2.1.1 Motes /Sensor Nodes Wireless modules or Motes are the key components of the Wireless Sensor Network (WSN) as they possess the communication capabilities and the programmable memory where the application code resides. A wide variety of platforms have been developed in recent years including Mica2, SunSPOT, Imote2, Waspmote etc.
Motes basically has the following key hardware components (Fig. 3) Microprocessors/Microcontrollers Sensor modules with Micro-Electro-Mechanical Systems (MEMS) Low-power radios (also called transceivers). Sensor Modules collects the measurement data with on board MEMS based sensors followed by data processing performed by microprocessors using various algorithms .The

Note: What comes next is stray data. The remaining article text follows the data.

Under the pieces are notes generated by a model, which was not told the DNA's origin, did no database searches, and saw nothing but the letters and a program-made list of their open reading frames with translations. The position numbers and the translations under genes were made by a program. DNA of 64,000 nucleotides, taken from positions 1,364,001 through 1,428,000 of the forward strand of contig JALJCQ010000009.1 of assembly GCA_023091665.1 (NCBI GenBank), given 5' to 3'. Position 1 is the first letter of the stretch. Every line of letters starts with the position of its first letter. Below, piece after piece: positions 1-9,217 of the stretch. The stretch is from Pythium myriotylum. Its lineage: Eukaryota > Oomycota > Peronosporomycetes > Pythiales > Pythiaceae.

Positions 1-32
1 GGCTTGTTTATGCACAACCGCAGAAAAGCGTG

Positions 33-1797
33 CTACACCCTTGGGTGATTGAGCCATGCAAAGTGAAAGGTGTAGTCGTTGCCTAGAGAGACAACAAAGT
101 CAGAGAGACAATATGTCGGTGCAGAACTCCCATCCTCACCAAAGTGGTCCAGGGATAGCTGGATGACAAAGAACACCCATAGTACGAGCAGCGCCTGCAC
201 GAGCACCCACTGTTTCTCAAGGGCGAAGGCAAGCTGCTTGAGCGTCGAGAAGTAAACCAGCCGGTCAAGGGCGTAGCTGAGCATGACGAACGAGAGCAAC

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communication modules transmits data to the gateway or uses other wireless sensor nodes to forward data to the gateway. The radios enable the sensor nodes to wirelessly transmit their sensor readings throughout the network. A programming board known as the gateway board provides multiple interfaces including Ethernet, Wi-Fi, USB or serial ports for connecting different motes to an industrial network or locally to a PC/laptop. Routers are a special type of measurement node that you can use to extend WSN distance and reliability.